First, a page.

Discussion in 'LUKE CLAYTON' started by Luke Clayton, Oct 19, 2007.

  1. Luke Clayton

    Luke Clayton New Member


    Luke Clayton

    Lake Ray Hubbard fishing guide Johnny Procell surely has the distinction of having guided more clients for more years than any other guide on Ray Hubbard. I am sure Johnny, and the many hundreds of anglers that have fished with him, would be shocked to know just how many white bass, hybrid stripers, stripers, black bass and catfish have come over the gunwales of his boat in the past four decades. Johnny’s career on this popular fishing lake began back in the sixties, well before the lake filled to normal pool and was opened to motor boats. I’ve fished with this veteran guide well over a couple decades and can truly say there is nobody alive today with more knowledge of the bottom structure at Ray Hubbard, or the seasonal patterns of white bass and hybrid stripers, than Johnny Procell. It’s been 23 years since Procell guided John Haney to the state record hybrid striper (19.66 pounds) but he’s trying to break the long standing record every time he launches his boat at Harbor Bay Marina.

    A recent early morning trip with Procell was a mirror image of the last time I fished with him a couple years ago. “Luke, every fall the hybrids and sand bass go on a feeding binge. I like to deer hunt as much as anyone this time of year but once you know about the red hot top water bite that occurs here on a daily basis, it’s hard not to abandon the old bow stand.” kidded Procell as he shut the motor down upwind of a solid acre of top water explosions that, upon closer inspection, proved to be a mixed school of hybrids and white bass doing their dead level best to devour every shad within striking range. Shad were jumping out of the water and the big hybrids were in hot pursuit. “Get your baits in the water, he instructed our buddy Dubb Wallace and myself. Throw it as far as you can and rip it along the surface. Try to create as much top water disturbance as you can.”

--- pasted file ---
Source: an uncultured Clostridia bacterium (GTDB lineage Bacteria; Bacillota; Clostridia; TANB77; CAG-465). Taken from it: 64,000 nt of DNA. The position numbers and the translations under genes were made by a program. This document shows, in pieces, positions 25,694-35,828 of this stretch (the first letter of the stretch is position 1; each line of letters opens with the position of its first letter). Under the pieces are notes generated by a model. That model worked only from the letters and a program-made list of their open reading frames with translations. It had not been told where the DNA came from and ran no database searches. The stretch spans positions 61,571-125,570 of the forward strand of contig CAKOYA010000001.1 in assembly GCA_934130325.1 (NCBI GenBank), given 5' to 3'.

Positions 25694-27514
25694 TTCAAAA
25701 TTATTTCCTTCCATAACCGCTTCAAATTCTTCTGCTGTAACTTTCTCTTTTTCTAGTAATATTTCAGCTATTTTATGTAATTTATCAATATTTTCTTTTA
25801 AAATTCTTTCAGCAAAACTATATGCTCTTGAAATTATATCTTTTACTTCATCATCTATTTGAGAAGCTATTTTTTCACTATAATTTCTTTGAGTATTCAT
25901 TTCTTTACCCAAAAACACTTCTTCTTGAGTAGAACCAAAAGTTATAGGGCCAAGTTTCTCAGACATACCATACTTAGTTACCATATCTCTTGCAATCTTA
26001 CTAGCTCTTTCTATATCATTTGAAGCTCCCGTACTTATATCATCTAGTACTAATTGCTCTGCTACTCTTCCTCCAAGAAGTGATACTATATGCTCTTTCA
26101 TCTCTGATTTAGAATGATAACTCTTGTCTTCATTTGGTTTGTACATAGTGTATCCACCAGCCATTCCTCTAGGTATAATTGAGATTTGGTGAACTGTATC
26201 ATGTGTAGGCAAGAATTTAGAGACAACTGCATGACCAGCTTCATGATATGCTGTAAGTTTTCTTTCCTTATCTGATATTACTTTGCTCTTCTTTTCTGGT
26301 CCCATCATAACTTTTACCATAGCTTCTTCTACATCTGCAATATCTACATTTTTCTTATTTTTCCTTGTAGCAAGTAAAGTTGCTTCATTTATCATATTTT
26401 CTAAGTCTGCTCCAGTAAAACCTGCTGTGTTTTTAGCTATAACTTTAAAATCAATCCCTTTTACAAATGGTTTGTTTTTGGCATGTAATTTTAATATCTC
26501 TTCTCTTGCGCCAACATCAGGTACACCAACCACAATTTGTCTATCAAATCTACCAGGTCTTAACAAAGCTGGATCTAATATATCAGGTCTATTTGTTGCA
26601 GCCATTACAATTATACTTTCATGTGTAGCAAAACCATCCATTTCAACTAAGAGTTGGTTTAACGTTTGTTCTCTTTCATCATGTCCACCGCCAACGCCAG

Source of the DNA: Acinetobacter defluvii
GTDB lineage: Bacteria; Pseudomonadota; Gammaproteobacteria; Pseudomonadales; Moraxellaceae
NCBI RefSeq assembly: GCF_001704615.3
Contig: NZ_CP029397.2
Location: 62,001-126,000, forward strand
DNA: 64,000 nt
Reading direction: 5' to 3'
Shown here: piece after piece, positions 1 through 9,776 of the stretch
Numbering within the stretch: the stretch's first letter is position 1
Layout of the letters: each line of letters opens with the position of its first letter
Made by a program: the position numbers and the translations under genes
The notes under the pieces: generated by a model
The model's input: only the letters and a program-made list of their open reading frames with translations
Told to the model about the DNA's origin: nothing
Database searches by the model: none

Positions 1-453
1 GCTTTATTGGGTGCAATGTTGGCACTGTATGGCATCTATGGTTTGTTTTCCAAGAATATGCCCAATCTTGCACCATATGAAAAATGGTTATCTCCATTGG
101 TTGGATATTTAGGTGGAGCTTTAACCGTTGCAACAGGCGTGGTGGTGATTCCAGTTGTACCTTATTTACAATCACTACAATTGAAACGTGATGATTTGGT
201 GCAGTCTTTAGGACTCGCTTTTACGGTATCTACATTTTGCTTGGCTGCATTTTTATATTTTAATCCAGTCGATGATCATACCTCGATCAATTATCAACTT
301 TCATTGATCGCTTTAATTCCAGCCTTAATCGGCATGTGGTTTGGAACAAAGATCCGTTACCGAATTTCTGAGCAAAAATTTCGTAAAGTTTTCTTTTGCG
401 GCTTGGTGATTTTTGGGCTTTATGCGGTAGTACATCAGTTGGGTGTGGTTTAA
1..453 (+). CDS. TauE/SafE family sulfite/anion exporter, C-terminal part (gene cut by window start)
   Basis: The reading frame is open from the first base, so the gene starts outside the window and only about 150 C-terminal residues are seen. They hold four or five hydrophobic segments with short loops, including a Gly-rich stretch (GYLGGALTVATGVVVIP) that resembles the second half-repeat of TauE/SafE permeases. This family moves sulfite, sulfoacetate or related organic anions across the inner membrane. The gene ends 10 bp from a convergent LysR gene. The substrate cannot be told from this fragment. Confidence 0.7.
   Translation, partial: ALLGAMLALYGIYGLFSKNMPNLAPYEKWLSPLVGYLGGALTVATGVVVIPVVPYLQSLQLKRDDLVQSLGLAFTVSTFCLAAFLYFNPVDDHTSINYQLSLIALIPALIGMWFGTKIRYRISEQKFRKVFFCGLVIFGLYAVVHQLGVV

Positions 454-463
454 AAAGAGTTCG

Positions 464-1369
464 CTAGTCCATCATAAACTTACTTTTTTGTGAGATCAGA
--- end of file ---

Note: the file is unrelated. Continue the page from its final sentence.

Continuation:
Photo by Luke Clayton

    On my first cast, my big Zara Spook was inhaled as soon as it hit the water and the reel’s drag began to scream. Johnny and Dubb were also deeply engrossed in battling their own hybrids. Like most devout fishermen, I like catching just about anything that tugs on my line but there is something very special about catching fish on topwaters; especially big fish! Those adrenalin packed seconds between the time when you see that big swirl on the water’s surface and feel the fish stripping line from your reel is the stuff great fishing moments are made of. This recent trip for hybrids will surely leave a lasting impression for all that were present in Procell’s boat. Just as predicted, the big fish began busting the surface at the break of day and the action lasted a couple of hours, then the big schools sounded and the action was over. For about 1.5 hours the fish were frothing the surface, staying on the move with fast moving schools of threadfin shad. Locating hybrids feeding on the surface is not difficult. We witnessed the big fish busting the surface from several hundred yards away.

    Procell uncannily knew the direction the fish were moving and used the big motor to move us ahead of the feeding frenzy. We would stay in the action for five minutes or so, then the fish would be out of casting range. We would crank up and move ahead and wait until they chased the bait within a long cast.

    After the surface feeding was over, Procell broke out the lead slabs and we set up a drift, employing his “lift and drop” technique. “Hybrids, or most any game fish, hit baits when they are falling vertically. The slab mimics dead or dying shad falling to bottom. When you are drifting over humps and ridges holding fish, it’s important to keep the reel in free spool, lift the rod to around 11 o’clock, then release some line to allow the bait to fall freely to bottom. This is when ninety percent of the strikes occur.” he instructed. The early morning top water bite was a tough act to follow but we picked up a few more fish that were hanging tight to the bottom structure. Then, we were back at he cleaning dock. Those hybrid striper fillets, when dusted with sweet basil, black pepper and salt with a bit of lemon juice, make for some mighty good eating!

    Procell says the techniques he uses on Ray Hubbard for catching fall hybrid stripers will work anywhere. The question is, Are you willing to abandon that deer stand long enough to get in on one of the best top water bites of the year?

    Guide Johnny Procell can be reached at 972-264-1352.

    Catch Luke Clayton Outdoor's Weekly Radio Show On www.catfishradio.com